People doubt the winning parties pledge to deport 400,000 migrants back to their countries of origin, so we will see. Here in America we elected a president who promised to build a wall and make Mexico pay for it, so we will see. The people vote, whether it’s in Italy or America, because they still have faith in the electoral process. They still believe they can effect change by throwing out one group of politicians and bringing in another.

There has been a wave of this sentiment in recent years, and so far only the names have changed. In the U.K., it was Brexit, and the people voted to leave the EU completely. But the EU elite refused to accept the people’s decision, and Prime Minister May has in essence, refused to execute the people’s decision. In the United States it was the election of Donald Trump, a supposed outsider in the political world.

Vogliamo il nostro paese!

One thing seems similar in both Italy and the United States, and that is that both people groups want their country back. They want their country to stop trying to be some faceless EU mono-culture, cut from the same cookie sheet as France and Germany. They want Italy back, and they want it to be a unique place with a unique culture. I doubt if our motives here in America are any different from the Italians.

The reason I said that it is pointless to try to keep up with Italian political parties is that Italy has had 64 different governments in the last 70 years. Governments come and go but the overarching theme of this election was anti-illegal immigration, and it was the same in America. Voters seem to be saying “Look I want to see my country again. I want to wake up in Italy or America, is that too much to ask?” For many years those questions have been answered with a resounding, “Yes, that’s too much to ask”.

Don’t we need to ask ourselves who we actually are? Is there a distinctive American culture, or are we what our enemies seem to believe we are, and that is just the scrapings of a lot of other countries with no distinct historical culture. A movement has started across the world, here in America, across Europe, including now Italy. Leaders such as Victor Orban in Hungary are finally starting to get the respect that has long been due for their courageous stand against efforts to destroy their individual countries and leave them just part of the blended culture of the new world.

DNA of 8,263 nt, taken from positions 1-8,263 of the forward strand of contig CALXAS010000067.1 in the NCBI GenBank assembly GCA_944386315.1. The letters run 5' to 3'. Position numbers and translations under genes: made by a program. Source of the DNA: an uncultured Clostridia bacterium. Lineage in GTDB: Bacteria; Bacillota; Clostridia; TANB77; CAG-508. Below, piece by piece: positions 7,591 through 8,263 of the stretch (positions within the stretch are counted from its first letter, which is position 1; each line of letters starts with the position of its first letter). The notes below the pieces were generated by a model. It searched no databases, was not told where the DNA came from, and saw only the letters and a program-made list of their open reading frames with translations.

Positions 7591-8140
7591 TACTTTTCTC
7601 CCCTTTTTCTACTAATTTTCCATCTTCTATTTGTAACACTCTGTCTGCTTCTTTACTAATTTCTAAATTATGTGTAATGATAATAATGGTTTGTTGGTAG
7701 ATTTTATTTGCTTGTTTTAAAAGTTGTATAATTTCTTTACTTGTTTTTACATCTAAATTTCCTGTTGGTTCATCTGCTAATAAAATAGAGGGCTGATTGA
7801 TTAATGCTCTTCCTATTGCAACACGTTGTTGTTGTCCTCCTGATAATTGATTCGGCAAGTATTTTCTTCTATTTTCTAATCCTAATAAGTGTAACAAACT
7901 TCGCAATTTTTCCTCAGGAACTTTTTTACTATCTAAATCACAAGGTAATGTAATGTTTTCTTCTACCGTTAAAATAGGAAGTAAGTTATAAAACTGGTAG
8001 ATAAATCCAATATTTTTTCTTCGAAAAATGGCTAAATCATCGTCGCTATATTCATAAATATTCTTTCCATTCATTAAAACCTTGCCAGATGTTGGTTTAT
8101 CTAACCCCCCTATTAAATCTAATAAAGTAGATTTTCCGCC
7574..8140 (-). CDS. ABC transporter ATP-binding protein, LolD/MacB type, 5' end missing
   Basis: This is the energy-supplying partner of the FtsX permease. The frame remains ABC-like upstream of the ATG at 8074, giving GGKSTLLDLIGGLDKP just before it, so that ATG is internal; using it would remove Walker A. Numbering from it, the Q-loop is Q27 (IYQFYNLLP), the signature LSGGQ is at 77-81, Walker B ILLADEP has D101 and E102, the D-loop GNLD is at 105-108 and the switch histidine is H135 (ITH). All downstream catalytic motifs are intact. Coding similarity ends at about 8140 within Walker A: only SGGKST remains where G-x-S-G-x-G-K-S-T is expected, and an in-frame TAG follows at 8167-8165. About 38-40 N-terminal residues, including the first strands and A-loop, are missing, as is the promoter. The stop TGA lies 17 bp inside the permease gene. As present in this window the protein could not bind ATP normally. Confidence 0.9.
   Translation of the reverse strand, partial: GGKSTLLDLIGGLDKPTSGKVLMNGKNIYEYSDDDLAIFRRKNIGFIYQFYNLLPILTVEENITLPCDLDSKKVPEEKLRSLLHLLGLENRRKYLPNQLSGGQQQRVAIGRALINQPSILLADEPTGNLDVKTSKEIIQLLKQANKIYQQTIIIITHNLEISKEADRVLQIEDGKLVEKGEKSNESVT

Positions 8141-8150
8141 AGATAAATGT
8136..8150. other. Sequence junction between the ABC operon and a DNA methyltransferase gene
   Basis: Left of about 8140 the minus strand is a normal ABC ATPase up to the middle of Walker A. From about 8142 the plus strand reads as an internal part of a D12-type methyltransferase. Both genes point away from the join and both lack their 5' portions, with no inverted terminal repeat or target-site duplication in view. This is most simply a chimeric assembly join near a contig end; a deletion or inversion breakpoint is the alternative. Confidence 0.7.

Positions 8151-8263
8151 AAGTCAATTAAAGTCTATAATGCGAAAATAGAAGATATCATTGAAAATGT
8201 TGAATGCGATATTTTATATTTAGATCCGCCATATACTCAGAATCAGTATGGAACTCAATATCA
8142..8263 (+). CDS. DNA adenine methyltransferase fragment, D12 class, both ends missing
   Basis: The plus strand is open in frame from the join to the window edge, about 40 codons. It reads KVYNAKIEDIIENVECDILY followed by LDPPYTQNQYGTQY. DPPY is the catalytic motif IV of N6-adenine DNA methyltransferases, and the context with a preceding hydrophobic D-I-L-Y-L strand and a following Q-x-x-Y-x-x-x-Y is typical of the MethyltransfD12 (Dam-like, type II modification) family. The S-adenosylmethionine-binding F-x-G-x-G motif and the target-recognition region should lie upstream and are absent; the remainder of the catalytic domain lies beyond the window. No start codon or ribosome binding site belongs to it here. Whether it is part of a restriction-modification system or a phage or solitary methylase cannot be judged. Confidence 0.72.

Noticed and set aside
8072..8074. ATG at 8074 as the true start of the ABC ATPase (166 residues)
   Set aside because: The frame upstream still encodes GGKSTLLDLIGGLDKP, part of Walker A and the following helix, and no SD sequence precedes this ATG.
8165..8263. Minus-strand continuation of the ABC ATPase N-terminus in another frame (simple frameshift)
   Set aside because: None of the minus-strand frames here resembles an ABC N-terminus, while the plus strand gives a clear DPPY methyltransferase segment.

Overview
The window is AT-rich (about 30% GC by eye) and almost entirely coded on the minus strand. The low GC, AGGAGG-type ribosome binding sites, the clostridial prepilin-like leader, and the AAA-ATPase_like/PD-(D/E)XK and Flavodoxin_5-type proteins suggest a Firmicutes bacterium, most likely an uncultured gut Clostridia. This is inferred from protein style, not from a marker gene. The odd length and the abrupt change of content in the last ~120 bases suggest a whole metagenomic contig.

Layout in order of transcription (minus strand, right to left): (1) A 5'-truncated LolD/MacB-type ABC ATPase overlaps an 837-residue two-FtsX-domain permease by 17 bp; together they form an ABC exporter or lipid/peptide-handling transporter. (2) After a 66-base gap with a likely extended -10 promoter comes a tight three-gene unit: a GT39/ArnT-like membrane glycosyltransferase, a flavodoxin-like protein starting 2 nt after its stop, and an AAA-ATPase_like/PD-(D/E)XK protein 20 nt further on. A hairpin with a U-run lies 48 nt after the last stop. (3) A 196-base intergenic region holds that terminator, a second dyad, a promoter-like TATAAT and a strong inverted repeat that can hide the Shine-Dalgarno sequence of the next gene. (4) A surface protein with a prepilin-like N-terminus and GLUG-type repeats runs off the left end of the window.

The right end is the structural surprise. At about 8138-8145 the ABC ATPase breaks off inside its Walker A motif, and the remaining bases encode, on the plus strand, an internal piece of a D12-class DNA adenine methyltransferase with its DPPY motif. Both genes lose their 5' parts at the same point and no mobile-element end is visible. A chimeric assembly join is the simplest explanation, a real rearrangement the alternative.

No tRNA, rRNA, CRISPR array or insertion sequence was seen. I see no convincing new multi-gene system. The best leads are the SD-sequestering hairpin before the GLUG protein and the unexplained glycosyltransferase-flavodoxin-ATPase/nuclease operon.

The Russian scare—again

Once again we find ourselves questioning whether Russia is part of Europe or not, since it covers Europe and Asia. It’s fairly obvious that Russia would like to be considered a part of Europe but I don’t see that happening anytime soon. There are those who need Russia as a scapegoat for their failure. These people are those who can’t admit that theirs is a failed system, and once the people started to understand that it really is, they rejected it in large numbers. Tyler Durden pointed out, in an article he wrote for Zero Hedge, that Samantha Power, one of the top diplomats in the Obama administration, said that Russia predetermined the outcome of the Italian election. The Russians apparently did that, she said, by spinning an immigration discourse to their liking.

I suppose that Italians have no right to reject the destruction of Italian culture by more than 600,000 immigrants making their way to Italy from Africa and the Middle East. They have no right to want employment numbers higher than 11% and 34% for youth. Italians have no right to resent the bureaucrats in Brussels threatening to downgrade them, etc. It can’t just be that everything Ms. Power and her fellow travelers have fostered on us for many years is wrong. It’s the Russians again, they must be doing it.

We want our country back, too.

Finally folks, I think that we once did have a uniquely American culture and I want it back. We should start by preserving what’s left of it.

At least that’s the way I see it,

Until next time folks,

This is Darrell Castle,


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Attorney at Law at | Website | + posts

Darrell Castle is an attorney in Memphis, Tennessee, a former USMC Combat Officer and 2008 Vice Presidential nominee. Darrell gives his unique analysis of current national and international events from a historical and constitutional perspective. You can subscribe to Darrell's weekly podcast at